- In case it’s cold and my glasses should fog up on the inside, causing me to become effectively blind and a danger to myself and everyone around me, should I use an anti-fog preparation on my glasses?
Choosing your Motorcycle
- I’m a new rider. What kind of motorcycle should I get?
- The common wisdom is that you should buy a used bike for $1 to $4k depending on what you can afford. A “naked” standard bike — one without expensive fairings — won’t suffer much damage when you drop it. When you have a year or two of experience, then you’ll know more about what kinds of motorcycles there are, how you ride, and what you really want.
- What are the different kinds of motorcycle?
- Touring bikes are big and heavy, but have enough luggage for a long trip.
- Sport-Touring bikes are not so big and have not so much luggage, but have better handling.
- Sport bikes, also known as crotch rockets, are small, fast, light, and covered with shiny, cool, and expensive plastic. They are light and easy to handle, but their go-fast handles are very sensitive. A sport bike will try to kill you if it senses that you don’t know what you’re doing.
- Standard or “naked” bikes are competent at everything. An excellent choice for a beginner.
- Cruisers (such as Harley-Davidson) are low and long; their primary purpose is looking cool. They tend to be big and heavy.
- Enduro bikes have suspensions that can soak up big bumps and tires that can deal with mud and gravel. They’re good for long cross-country trips on dirt roads. Because they’re tall, they are a handful to handle in parking lots, but they tend to be sturdy and can usually deal with being dropped.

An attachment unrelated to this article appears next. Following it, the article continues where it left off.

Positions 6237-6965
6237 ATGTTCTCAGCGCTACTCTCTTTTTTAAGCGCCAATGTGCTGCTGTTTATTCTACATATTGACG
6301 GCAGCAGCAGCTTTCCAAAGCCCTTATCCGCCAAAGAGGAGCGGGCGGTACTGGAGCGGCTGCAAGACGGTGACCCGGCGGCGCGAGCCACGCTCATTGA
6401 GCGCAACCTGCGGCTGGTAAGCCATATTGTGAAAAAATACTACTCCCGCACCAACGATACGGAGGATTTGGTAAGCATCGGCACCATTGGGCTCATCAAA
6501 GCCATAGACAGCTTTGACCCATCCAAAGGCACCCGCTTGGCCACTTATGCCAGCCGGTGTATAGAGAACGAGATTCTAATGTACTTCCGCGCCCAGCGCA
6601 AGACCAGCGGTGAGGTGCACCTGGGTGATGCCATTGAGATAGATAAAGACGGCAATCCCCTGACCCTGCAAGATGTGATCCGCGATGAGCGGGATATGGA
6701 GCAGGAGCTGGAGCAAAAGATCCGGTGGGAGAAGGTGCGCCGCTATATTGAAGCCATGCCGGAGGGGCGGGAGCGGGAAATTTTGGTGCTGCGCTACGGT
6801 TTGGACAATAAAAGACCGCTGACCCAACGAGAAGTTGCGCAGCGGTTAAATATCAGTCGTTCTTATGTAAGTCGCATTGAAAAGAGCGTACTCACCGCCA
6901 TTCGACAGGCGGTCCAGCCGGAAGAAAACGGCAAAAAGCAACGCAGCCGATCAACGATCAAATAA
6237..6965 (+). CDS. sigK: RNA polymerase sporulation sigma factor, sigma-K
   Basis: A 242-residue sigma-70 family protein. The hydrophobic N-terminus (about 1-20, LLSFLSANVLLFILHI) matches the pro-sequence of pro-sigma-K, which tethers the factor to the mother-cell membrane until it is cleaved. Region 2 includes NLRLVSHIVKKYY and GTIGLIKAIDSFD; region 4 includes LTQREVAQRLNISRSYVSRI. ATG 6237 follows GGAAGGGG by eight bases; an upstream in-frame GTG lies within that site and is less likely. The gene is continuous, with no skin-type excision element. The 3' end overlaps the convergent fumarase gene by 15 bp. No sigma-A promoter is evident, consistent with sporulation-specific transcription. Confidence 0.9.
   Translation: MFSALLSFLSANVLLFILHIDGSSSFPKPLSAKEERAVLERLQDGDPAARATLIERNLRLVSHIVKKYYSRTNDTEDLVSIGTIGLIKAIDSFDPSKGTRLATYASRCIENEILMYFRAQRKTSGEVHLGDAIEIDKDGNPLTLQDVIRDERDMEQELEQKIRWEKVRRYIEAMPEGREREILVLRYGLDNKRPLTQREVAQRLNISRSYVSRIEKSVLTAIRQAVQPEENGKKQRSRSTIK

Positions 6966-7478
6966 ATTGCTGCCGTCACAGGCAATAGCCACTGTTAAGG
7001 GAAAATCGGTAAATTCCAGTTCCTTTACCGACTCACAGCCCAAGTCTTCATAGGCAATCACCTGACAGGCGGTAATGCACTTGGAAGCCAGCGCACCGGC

- Dual-Sport bikes have big knobby tires and can go anywhere a street bike can go as well as almost everywhere an off-road bike can go.
- Off-Road bikes have big knobby tires and can climb around on goat trails.Since they don’t have things like headlights or turn signals, they aren’t allowed on public streets.
- How do I tell whether a used motorcycle is in good shape?
- Check out the Used Motorcycle Evaluation Guide.
- Does the crotch rocket style generally come with better handling (compared to a standard street style) or is it all looks?
- Oh yeah, It’s night and day. Handling, brakes, power, the works. That’s why people buy sport bikes.
- How comfortable is that leaning forward posture, especially if you are on there an hour or more? Is much of the weight of your torso braced on your arms?
- Different models have different amounts of forward lean and different foot peg position (also important for comfort). Your comfort on a particular bike depends on the length of your arms/legs, the position of the various controls, your physical condition, and how you sit. At speeds of 45+ mph the wind supports you quite a bit. I can ride all day at freeway speeds on my VFR but the VFR has a relatively mild lean and low foot pegs compared with say a Ducati 996 or a GSXR-750.
- What are the advantages and disadvantages of shaft drive and chain drive?
- Chain Drive is light, highly efficient, inexpensive, and allows you to relatively easily change your motorcycle’s final drive ratio. However, it requires regular lubrication, cleaning, and tension adjustment.
Shaft drive is heavier, almost but not quite as efficient, somewhat expensive, and makes it impractical to change the final drive ratio. However, the maintenance intervals are much farther apart.
Riding your Motorcycle
- What’s the preflight inspection?
- Before every ride, check…
- Tire pressures.
- Tires for wear, cuts, and stones.
- Engine oil level
- Coolant level.
- Headlights, brakelights, turn signals.
- How do I steer/stop this thing?
- Please see the “Training” heading.
- What is countersteering?
- Countersteering is the technique of physically pushing the motorcycle’s handlebars in the direction opposite from that which four-wheeler-based intuition would tell you it should go. It is the most efficient way to steer a motorcycle in everyday driving and in emergencies.